Studio Schicketanz Designed This Elegant House in Carmel-by-the-sea as an Ode to the Dream Coastal Environment
Only a 10-minute drive from town, in the area of Carmel Highlands, a couple with twin girls (and two dogs) entrusted Studio Schicketanz with the design of their residence.
They were seeking a home to relax, entertain and host family as well as business partners. With a slope of 45 degrees, the site—located right below California State Route 1, with ocean views towards the north and a landmark cypress tree in the middle of the lot—presented the biggest challenge for the project’s construction. But it also offered a prime opportunity to take advantage of the spectacular panorama, especially from the living room, master bedroom and terraces.
From outside, natural stone walls and the wood surfaces blend with the surroundings, creating a sense of harmony. One of the main objectives for Mary Ann Gabriele Schicketanz—founder, president and principal architect at Studio Schicketanz—was to soften the visual impact of the house.
The landscape design was also executed with the help of local biologist Fred Ballerini. Organized in four floors with geometric blocks of different sizes and materials, and green roofs on each level, the 8,023-square-foot house has an entrance hidden in the hillside, a discreet introduction to reveal sophisticated interior spaces.
“To take advantage of the views towards the north and sunshine from the south for the main living areas, we built a two-story base (housing garages on level one, guest rooms and gym on level two) into the slope, and cantilevered level three (the main living areas oriented east/west),” Schicketanz explains.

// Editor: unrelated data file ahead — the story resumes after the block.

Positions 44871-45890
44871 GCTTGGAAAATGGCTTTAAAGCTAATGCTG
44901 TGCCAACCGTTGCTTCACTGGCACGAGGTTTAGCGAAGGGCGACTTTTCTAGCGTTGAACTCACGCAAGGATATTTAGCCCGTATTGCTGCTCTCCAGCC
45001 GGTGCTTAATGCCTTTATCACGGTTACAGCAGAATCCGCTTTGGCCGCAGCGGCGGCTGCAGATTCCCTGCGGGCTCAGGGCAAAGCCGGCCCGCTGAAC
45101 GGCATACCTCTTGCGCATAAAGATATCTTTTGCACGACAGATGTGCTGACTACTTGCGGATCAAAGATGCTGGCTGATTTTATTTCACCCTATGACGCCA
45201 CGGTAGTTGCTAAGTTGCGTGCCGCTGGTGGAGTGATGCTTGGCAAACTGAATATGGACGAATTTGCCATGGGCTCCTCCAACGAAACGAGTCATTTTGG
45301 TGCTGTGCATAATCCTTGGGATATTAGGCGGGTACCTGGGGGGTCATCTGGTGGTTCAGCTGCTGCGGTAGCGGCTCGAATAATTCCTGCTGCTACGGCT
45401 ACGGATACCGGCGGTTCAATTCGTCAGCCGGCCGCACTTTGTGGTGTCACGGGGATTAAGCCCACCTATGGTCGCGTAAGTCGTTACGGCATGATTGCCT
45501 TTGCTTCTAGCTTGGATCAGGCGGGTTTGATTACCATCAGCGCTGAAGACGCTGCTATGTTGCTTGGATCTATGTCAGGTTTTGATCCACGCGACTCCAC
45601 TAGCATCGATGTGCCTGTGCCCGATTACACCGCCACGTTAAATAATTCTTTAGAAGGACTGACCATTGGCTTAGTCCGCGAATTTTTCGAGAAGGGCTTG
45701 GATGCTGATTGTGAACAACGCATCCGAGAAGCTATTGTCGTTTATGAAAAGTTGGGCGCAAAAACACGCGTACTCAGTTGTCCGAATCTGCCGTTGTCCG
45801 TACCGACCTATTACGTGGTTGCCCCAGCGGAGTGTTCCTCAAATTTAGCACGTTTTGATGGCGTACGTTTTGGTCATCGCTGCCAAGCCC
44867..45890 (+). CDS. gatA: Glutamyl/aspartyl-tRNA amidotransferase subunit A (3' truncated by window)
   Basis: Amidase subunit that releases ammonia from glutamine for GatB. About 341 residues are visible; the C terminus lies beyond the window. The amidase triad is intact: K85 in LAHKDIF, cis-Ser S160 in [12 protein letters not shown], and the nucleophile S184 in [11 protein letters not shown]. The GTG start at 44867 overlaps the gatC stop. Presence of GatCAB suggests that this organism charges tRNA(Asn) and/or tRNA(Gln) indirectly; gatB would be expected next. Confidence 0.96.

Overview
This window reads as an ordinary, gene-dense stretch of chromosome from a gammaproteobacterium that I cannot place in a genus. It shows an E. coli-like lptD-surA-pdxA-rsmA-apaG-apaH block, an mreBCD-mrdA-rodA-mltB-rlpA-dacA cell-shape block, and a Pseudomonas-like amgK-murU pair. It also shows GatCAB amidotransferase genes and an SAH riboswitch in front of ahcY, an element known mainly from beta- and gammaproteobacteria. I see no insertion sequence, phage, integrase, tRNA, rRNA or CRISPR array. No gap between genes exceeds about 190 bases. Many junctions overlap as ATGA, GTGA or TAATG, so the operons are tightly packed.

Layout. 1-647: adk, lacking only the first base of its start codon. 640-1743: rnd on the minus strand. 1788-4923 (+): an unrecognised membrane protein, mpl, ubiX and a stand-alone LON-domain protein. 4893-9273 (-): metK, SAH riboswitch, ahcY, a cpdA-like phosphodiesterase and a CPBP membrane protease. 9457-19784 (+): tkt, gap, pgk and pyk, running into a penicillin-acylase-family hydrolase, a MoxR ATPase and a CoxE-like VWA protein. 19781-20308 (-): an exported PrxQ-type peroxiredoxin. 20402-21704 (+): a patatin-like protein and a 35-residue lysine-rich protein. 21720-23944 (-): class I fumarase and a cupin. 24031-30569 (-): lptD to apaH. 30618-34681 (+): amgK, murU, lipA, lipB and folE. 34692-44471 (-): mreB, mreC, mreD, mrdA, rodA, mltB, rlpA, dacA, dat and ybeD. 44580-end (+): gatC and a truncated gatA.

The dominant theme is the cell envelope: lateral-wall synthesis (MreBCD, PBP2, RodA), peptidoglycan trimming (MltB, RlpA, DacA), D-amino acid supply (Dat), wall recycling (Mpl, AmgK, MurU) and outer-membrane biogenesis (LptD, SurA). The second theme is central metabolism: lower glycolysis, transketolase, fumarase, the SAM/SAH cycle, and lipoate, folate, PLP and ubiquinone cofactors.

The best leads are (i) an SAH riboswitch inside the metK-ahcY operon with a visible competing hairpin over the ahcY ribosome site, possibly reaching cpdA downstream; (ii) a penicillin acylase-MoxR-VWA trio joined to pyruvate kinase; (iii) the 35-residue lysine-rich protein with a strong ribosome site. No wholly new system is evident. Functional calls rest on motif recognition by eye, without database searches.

“Level four is again stepped back and contains the master suite, private office, lanai, pool and outdoor living areas.”
The open living room offers a feeling of seamlessness and airiness, in addition to bringing natural light into the home. The B&B Italia sofas and the Milo Baughman rocking chair covered with a Larsen fabric surround Guy Lefevre coffee tables from the 1970s, that sit on an Edward Fields rug. The dining room is located in the same space; next to it is the open kitchen with contemporary lines that mix with stone beam.
Mostly gray, beige and coffee, the color palette has earthy tones to echo the natural landscape. Floor-to-ceiling glass doors give access to a large deck, which was designed to enjoy the exceptional views of the Pacific Ocean and the Point Lobos State Natural Reserve. With this unique project, Schicketanz illustrates how architecture and sustainability can—and must—be tied together.
PHOTOGRAPHS: COURTESY OF ROBERT CANFIELD